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Data Layout Exercises

John Mount, Nina Zumel; Win-Vector LLC 2019-04-27

In this note we will use five real life examples to demonstrate data layout transforms using the cdata R package. The examples for this note are all demo-examples from tidyr:demo/ (current when we shared this note on 2019-04-27, removed 2019-04-28), and are mostly based on questions posted to StackOverflow. They represent a good cross-section of data layout problems, so they are a good set of examples or exercises to work through.

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Operator Notation for Data Transforms

As of cdata version 1.0.8 cdata implements an operator notation for data transform.

The idea is simple, yet powerful.

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“If You Were an R Function, What Function Would You Be?”

We’ve been getting some good uptake on our piping in R article announcement.

The article is necessarily a bit technical. But one of its key points comes from the observation that piping into names is a special opportunity to give general objects the following personality quiz: “If you were an R function, what function would you be?”

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Query Generation in R

R users have been enjoying the benefits of SQL query generators for quite some time, most notably using the dbplyr package. I would like to talk about some features of our own rquery query generator, concentrating on derived result re-use.

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cdata Control Table Keys

In our cdata R package and training materials we emphasize the record-oriented thinking and how to design a transform control table. We now have an additional exciting new feature: control table keys.

The user can now control which columns of a cdata control table are the keys, including now using composite keys (that is keys that are spread across more than one column). This is easiest to demonstrate with an example.

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Function Objects and Pipelines in R

Composing functions and sequencing operations are core programming concepts.

Some notable realizations of sequencing or pipelining operations include:

The idea is: many important calculations can be considered as a sequence of transforms applied to a data set. Each step may be a function taking many arguments. It is often the case that only one of each function’s arguments is primary, and the rest are parameters. For data science applications this is particularly common, so having convenient pipeline notation can be a plus. An example of a non-trivial data processing pipeline can be found here.

In this note we will discuss the advanced R pipeline operator "dot arrow pipe" and an S4 class (wrapr::UnaryFn) that makes working with pipeline notation much more powerful and much easier.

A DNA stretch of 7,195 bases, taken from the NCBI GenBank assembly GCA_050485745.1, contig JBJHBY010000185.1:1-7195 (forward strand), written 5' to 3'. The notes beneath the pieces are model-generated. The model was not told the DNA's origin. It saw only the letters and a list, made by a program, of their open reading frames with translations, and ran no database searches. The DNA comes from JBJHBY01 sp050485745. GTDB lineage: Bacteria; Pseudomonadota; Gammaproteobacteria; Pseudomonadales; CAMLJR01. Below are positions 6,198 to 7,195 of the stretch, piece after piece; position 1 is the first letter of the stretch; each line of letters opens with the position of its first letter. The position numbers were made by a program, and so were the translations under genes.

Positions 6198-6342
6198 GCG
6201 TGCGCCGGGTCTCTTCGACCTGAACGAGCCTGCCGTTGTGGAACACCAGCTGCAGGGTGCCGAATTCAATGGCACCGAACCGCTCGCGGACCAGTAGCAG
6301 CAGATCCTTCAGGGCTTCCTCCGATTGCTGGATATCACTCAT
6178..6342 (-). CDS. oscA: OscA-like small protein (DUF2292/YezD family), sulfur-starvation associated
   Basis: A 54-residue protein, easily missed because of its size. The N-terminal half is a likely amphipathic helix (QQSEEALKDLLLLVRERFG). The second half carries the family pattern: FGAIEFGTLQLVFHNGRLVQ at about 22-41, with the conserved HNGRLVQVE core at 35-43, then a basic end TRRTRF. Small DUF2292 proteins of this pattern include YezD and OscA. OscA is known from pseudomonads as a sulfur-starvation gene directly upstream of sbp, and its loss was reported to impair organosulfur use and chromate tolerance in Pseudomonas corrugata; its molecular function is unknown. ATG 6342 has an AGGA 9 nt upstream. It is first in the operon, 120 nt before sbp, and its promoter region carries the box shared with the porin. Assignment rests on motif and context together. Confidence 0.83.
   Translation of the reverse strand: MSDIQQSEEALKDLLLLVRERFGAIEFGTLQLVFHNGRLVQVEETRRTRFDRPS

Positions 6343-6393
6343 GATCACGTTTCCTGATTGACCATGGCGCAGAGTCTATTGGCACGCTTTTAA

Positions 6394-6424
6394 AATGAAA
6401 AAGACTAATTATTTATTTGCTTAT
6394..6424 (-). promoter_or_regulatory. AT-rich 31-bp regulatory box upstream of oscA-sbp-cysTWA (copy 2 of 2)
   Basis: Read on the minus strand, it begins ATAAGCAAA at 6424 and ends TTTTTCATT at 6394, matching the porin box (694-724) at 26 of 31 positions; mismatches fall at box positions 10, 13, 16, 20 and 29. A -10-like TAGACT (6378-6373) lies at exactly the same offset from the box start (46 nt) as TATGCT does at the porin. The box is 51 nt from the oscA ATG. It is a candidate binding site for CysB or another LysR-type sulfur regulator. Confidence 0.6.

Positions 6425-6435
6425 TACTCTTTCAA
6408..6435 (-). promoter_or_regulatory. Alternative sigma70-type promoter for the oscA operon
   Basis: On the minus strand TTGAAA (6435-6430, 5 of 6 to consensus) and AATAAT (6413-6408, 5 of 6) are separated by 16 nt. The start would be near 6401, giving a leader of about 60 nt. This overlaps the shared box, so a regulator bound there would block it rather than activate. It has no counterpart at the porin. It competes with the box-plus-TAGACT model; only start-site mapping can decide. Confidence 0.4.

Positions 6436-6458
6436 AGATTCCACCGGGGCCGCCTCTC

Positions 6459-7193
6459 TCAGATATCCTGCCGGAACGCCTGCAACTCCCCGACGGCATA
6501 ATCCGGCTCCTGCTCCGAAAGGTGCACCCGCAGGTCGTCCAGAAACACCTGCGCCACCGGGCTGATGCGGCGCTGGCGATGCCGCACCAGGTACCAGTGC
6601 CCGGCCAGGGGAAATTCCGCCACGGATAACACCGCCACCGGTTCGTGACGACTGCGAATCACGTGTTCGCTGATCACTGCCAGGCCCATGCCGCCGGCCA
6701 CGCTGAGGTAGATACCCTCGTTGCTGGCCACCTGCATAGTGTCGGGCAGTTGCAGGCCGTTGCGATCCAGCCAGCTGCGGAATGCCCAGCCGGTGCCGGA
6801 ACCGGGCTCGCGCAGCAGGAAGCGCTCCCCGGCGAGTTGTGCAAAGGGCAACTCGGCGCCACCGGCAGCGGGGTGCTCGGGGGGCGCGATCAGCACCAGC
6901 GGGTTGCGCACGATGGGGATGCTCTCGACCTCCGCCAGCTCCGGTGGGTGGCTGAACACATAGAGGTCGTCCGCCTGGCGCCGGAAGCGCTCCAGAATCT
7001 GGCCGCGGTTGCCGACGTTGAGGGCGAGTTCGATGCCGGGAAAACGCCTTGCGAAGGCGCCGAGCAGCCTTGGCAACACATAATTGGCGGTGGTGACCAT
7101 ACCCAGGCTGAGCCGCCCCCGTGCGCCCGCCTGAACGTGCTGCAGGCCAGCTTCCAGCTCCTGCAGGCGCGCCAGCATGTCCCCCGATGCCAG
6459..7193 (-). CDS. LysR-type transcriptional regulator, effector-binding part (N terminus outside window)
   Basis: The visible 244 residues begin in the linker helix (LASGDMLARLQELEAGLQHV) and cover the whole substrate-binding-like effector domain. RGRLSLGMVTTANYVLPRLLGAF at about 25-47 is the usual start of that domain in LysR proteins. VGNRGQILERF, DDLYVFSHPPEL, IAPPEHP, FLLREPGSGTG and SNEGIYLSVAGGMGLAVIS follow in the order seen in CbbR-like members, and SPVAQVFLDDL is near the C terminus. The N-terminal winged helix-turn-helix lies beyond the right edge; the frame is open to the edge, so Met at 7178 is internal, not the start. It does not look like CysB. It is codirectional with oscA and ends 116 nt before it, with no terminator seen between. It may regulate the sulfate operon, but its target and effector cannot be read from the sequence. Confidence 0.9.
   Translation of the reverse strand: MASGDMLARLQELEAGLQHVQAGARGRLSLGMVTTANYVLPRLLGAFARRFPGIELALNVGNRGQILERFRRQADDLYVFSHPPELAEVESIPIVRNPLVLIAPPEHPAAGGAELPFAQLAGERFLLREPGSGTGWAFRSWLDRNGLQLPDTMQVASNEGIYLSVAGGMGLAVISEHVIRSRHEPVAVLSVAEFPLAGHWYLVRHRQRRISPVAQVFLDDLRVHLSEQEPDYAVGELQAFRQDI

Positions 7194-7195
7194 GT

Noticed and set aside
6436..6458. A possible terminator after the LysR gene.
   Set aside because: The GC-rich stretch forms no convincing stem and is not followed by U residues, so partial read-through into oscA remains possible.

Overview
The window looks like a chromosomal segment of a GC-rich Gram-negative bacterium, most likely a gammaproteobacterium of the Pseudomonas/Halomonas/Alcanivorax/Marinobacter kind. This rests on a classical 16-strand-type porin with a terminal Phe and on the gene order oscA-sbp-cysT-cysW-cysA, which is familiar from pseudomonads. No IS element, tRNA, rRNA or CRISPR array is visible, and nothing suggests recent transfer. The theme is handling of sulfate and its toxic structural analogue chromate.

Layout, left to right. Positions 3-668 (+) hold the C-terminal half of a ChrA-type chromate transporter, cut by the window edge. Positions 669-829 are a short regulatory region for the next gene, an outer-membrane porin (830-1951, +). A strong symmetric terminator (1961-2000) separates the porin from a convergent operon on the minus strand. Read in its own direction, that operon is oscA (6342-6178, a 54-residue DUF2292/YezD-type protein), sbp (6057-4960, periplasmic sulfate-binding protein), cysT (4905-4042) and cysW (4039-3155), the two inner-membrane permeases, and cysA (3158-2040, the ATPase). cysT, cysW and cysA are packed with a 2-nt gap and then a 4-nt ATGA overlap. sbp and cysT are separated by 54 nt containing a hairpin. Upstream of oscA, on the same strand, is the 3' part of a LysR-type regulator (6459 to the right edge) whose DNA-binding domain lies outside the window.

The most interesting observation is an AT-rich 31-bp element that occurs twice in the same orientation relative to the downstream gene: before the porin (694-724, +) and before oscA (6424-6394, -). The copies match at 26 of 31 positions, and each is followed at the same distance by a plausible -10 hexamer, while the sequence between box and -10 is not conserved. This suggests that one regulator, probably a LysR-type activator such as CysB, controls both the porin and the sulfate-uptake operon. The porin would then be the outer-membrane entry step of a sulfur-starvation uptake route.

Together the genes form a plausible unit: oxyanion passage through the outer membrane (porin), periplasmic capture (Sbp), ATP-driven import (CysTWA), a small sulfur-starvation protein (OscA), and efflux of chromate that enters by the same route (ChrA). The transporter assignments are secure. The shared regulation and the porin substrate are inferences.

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Fully General Record Transforms with cdata

One of the design goals of the cdata R package is that very powerful and arbitrary record transforms should be convenient and take only one or two steps. In fact it is the goal to take just about any record shape to any other in two steps: first convert to row-records, then re-block the data into arbitrary record shapes (please see here and here for the concepts).

But as with all general ideas, it is much easier to see what we mean by the above with a concrete example.

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Introducing RcppDynProg

RcppDynProg is a new Rcpp based R package that implements simple, but powerful, table-based dynamic programming. This package can be used to optimally solve the minimum cost partition into intervals problem (described below) and is useful in building piecewise estimates of functions (shown in this note).

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Posted on Categories data science, Exciting Techniques, Practical Data Science, Pragmatic Data Science, Pragmatic Machine Learning, Statistics, TutorialsTags ,

vtreat Variable Importance

vtreat‘s purpose is to produce pure numeric R data.frames that are ready for supervised predictive modeling (predicting a value from other values). By ready we mean: a purely numeric data frame with no missing values and a reasonable number of columns (missing-values re-encoded with indicators, and high-degree categorical re-encode by effects codes or impact codes).

In this note we will discuss a small aspect of the vtreat package: variable screening.

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Reusable Pipelines in R

Pipelines in R are popular, the most popular one being magrittr as used by dplyr.

This note will discuss the advanced re-usable piping systems: rquery/rqdatatable operator trees and wrapr function object pipelines. In each case we have a set of objects designed to extract extra power from the wrapr dot-arrow pipe %.>%.

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